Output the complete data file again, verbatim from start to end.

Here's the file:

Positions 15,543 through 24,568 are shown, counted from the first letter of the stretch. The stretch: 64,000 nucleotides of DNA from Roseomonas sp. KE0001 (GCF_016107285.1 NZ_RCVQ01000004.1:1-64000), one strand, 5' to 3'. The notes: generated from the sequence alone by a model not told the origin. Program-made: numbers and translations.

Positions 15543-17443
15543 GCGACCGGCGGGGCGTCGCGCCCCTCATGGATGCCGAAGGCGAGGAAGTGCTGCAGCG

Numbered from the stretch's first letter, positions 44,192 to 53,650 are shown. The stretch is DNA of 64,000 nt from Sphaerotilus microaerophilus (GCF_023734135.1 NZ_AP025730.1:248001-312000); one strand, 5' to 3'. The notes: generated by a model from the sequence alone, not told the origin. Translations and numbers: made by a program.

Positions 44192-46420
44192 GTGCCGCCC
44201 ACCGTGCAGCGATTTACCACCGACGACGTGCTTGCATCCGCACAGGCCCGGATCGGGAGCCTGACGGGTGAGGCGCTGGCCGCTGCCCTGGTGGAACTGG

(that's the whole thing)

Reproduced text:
Positions 15,543 through 24,568 are shown, counted from the first letter of the stretch. The stretch: 64,000 nucleotides of DNA from Roseomonas sp. KE0001 (GCF_016107285.1 NZ_RCVQ01000004.1:1-64000), one strand, 5' to 3'. The notes: generated from the sequence alone by a model not told the origin. Program-made: numbers and translations.

Positions 15543-17443
15543 GCGACCGGCGGGGCGTCGCGCCCCTCATGGATGCCGAAGGCGAGGAAGTGCTGCAGCG

Numbered from the stretch's first letter, positions 44,192 to 53,650 are shown. The stretch is DNA of 64,000 nt from Sphaerotilus microaerophilus (GCF_023734135.1 NZ_AP025730.1:248001-312000); one strand, 5' to 3'. The notes: generated by a model from the sequence alone, not told the origin. Translations and numbers: made by a program.

Positions 44192-46420
44192 GTGCCGCCC
44201 ACCGTGCAGCGATTTACCACCGACGACGTGCTTGCATCCGCACAGGCCCGGATCGGGAGCCTGACGGGTGAGGCGCTGGCCGCTGCCCTGGTGGAACTGG